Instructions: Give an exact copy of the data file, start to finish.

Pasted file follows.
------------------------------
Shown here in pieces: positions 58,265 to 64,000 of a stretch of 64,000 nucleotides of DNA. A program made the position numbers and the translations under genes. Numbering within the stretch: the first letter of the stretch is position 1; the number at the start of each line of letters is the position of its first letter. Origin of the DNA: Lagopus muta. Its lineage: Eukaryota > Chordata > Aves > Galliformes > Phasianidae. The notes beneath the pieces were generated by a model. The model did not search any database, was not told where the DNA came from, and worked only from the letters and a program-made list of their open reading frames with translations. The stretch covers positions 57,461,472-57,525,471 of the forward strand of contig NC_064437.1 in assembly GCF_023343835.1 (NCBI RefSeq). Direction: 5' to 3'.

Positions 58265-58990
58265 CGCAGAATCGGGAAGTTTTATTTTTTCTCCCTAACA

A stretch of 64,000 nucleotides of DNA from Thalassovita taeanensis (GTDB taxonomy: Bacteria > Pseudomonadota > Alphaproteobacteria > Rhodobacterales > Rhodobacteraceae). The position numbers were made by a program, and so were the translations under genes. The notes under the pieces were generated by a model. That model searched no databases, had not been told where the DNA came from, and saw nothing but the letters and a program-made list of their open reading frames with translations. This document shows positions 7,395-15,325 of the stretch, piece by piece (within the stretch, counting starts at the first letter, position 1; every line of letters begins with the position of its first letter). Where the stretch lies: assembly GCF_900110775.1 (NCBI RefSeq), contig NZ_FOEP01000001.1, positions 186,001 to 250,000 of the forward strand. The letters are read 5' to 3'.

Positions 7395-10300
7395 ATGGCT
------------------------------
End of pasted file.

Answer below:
Shown here in pieces: positions 58,265 to 64,000 of a stretch of 64,000 nucleotides of DNA. A program made the position numbers and the translations under genes. Numbering within the stretch: the first letter of the stretch is position 1; the number at the start of each line of letters is the position of its first letter. Origin of the DNA: Lagopus muta. Its lineage: Eukaryota > Chordata > Aves > Galliformes > Phasianidae. The notes beneath the pieces were generated by a model. The model did not search any database, was not told where the DNA came from, and worked only from the letters and a program-made list of their open reading frames with translations. The stretch covers positions 57,461,472-57,525,471 of the forward strand of contig NC_064437.1 in assembly GCF_023343835.1 (NCBI RefSeq). Direction: 5' to 3'.

Positions 58265-58990
58265 CGCAGAATCGGGAAGTTTTATTTTTTCTCCCTAACA

A stretch of 64,000 nucleotides of DNA from Thalassovita taeanensis (GTDB taxonomy: Bacteria > Pseudomonadota > Alphaproteobacteria > Rhodobacterales > Rhodobacteraceae). The position numbers were made by a program, and so were the translations under genes. The notes under the pieces were generated by a model. That model searched no databases, had not been told where the DNA came from, and saw nothing but the letters and a program-made list of their open reading frames with translations. This document shows positions 7,395-15,325 of the stretch, piece by piece (within the stretch, counting starts at the first letter, position 1; every line of letters begins with the position of its first letter). Where the stretch lies: assembly GCF_900110775.1 (NCBI RefSeq), contig NZ_FOEP01000001.1, positions 186,001 to 250,000 of the forward strand. The letters are read 5' to 3'.

Positions 7395-10300
7395 ATGGCT